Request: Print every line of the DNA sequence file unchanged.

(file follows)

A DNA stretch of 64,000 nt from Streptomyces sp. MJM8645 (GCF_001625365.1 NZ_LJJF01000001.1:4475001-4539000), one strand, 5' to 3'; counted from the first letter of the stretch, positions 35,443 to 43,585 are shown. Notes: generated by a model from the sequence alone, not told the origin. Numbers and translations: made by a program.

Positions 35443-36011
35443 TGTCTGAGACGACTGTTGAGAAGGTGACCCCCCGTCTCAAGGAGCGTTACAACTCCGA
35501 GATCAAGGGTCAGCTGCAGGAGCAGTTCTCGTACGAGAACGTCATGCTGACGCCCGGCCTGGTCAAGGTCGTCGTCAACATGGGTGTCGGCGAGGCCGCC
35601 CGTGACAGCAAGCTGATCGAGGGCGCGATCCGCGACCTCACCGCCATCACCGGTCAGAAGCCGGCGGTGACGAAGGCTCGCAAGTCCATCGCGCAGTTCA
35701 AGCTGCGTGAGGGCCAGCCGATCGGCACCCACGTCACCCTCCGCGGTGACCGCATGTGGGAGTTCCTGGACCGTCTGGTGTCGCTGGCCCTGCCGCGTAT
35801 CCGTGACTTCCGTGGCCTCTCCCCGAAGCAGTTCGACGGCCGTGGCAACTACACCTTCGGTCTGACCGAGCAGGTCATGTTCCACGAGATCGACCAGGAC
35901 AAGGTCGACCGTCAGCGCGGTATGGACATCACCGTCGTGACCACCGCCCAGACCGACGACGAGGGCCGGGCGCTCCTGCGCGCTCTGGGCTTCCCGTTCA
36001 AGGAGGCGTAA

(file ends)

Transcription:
A DNA stretch of 64,000 nt from Streptomyces sp. MJM8645 (GCF_001625365.1 NZ_LJJF01000001.1:4475001-4539000), one strand, 5' to 3'; counted from the first letter of the stretch, positions 35,443 to 43,585 are shown. Notes: generated by a model from the sequence alone, not told the origin. Numbers and translations: made by a program.

Positions 35443-36011
35443 TGTCTGAGACGACTGTTGAGAAGGTGACCCCCCGTCTCAAGGAGCGTTACAACTCCGA
35501 GATCAAGGGTCAGCTGCAGGAGCAGTTCTCGTACGAGAACGTCATGCTGACGCCCGGCCTGGTCAAGGTCGTCGTCAACATGGGTGTCGGCGAGGCCGCC
35601 CGTGACAGCAAGCTGATCGAGGGCGCGATCCGCGACCTCACCGCCATCACCGGTCAGAAGCCGGCGGTGACGAAGGCTCGCAAGTCCATCGCGCAGTTCA
35701 AGCTGCGTGAGGGCCAGCCGATCGGCACCCACGTCACCCTCCGCGGTGACCGCATGTGGGAGTTCCTGGACCGTCTGGTGTCGCTGGCCCTGCCGCGTAT
35801 CCGTGACTTCCGTGGCCTCTCCCCGAAGCAGTTCGACGGCCGTGGCAACTACACCTTCGGTCTGACCGAGCAGGTCATGTTCCACGAGATCGACCAGGAC
35901 AAGGTCGACCGTCAGCGCGGTATGGACATCACCGTCGTGACCACCGCCCAGACCGACGACGAGGGCCGGGCGCTCCTGCGCGCTCTGGGCTTCCCGTTCA
36001 AGGAGGCGTAA